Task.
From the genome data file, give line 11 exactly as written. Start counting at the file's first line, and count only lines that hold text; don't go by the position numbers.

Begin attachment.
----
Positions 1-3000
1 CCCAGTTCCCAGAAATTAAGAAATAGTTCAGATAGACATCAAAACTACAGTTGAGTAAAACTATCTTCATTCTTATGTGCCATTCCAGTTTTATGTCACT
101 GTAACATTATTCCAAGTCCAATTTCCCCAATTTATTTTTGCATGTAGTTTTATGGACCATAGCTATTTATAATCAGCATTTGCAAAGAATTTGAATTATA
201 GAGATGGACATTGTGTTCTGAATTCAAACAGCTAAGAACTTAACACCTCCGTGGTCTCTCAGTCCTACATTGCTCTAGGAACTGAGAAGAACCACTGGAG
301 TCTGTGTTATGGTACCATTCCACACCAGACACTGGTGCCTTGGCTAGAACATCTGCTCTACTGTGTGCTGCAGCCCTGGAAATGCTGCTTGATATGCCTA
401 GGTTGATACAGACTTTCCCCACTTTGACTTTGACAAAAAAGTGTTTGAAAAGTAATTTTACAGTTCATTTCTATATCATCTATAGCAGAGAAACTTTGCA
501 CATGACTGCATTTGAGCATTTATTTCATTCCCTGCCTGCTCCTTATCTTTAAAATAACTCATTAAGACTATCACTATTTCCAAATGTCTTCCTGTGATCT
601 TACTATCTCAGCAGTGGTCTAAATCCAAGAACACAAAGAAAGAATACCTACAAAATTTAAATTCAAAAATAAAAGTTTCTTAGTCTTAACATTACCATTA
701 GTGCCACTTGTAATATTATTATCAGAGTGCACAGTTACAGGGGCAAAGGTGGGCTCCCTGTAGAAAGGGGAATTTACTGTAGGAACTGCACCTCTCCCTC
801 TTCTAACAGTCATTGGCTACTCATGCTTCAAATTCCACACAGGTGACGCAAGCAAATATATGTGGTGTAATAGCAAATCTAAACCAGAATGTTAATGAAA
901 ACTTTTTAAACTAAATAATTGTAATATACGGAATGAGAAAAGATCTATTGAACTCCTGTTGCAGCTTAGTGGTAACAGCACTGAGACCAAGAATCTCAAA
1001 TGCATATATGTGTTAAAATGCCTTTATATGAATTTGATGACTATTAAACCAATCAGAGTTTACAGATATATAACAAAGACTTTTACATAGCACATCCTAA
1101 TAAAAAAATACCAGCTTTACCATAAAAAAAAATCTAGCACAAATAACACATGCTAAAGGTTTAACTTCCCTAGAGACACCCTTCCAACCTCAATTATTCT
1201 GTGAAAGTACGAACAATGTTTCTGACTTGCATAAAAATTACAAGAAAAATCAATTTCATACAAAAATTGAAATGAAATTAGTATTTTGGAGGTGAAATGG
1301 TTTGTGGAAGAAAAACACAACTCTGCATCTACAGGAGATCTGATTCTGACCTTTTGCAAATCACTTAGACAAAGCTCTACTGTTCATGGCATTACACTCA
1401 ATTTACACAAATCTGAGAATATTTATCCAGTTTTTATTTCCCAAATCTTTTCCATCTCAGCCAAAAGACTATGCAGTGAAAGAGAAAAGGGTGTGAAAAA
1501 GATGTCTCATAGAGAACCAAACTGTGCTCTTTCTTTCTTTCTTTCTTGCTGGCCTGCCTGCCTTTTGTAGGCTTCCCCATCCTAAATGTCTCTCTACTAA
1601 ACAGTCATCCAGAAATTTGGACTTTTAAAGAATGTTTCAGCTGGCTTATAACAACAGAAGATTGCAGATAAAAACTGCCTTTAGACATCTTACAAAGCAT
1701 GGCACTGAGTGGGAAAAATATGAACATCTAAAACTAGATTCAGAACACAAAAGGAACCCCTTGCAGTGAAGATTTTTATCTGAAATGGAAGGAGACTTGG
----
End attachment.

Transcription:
901 ACTTTTTAAACTAAATAATTGTAATATACGGAATGAGAAAAGATCTATTGAACTCCTGTTGCAGCTTAGTGGTAACAGCACTGAGACCAAGAATCTCAAA